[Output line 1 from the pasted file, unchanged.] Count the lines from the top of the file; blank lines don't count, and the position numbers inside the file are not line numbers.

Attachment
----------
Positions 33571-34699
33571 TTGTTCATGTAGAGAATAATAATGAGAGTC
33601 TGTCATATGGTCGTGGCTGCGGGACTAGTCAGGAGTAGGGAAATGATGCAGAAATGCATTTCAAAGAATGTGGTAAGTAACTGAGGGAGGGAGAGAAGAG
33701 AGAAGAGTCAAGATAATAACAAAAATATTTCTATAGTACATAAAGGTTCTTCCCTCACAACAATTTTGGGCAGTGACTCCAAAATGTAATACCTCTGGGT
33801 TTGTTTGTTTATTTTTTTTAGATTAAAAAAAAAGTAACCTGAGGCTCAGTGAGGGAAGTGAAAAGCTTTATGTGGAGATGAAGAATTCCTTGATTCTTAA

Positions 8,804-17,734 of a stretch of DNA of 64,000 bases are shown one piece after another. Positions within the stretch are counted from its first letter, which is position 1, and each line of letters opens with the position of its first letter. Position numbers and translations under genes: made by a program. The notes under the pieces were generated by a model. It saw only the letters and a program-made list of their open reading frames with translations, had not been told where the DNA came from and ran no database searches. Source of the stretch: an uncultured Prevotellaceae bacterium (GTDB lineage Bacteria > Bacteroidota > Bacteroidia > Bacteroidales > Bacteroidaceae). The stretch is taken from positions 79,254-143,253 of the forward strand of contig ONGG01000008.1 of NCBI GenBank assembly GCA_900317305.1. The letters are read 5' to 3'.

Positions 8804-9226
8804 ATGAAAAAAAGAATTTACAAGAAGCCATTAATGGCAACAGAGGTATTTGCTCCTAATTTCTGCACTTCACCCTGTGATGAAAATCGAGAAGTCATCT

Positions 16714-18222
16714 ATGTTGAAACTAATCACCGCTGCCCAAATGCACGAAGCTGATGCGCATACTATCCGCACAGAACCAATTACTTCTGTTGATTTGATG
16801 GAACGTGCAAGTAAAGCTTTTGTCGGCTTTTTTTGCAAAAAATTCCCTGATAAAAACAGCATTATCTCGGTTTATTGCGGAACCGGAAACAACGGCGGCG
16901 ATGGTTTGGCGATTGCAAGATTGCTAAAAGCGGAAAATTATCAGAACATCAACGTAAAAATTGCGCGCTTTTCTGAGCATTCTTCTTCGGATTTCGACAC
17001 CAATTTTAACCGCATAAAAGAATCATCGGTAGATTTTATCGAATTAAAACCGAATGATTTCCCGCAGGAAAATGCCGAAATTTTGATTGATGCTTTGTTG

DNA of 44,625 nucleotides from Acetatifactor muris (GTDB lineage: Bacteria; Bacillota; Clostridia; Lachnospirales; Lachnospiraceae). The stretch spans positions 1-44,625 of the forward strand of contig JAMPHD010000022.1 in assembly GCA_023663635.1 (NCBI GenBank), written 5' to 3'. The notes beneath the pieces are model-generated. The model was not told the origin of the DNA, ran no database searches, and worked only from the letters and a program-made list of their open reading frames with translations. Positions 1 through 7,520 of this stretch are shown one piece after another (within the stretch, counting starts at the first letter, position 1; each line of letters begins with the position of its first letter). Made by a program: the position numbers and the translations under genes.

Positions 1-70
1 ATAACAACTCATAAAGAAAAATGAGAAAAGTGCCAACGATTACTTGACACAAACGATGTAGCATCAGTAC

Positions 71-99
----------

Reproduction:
Positions 33571-34699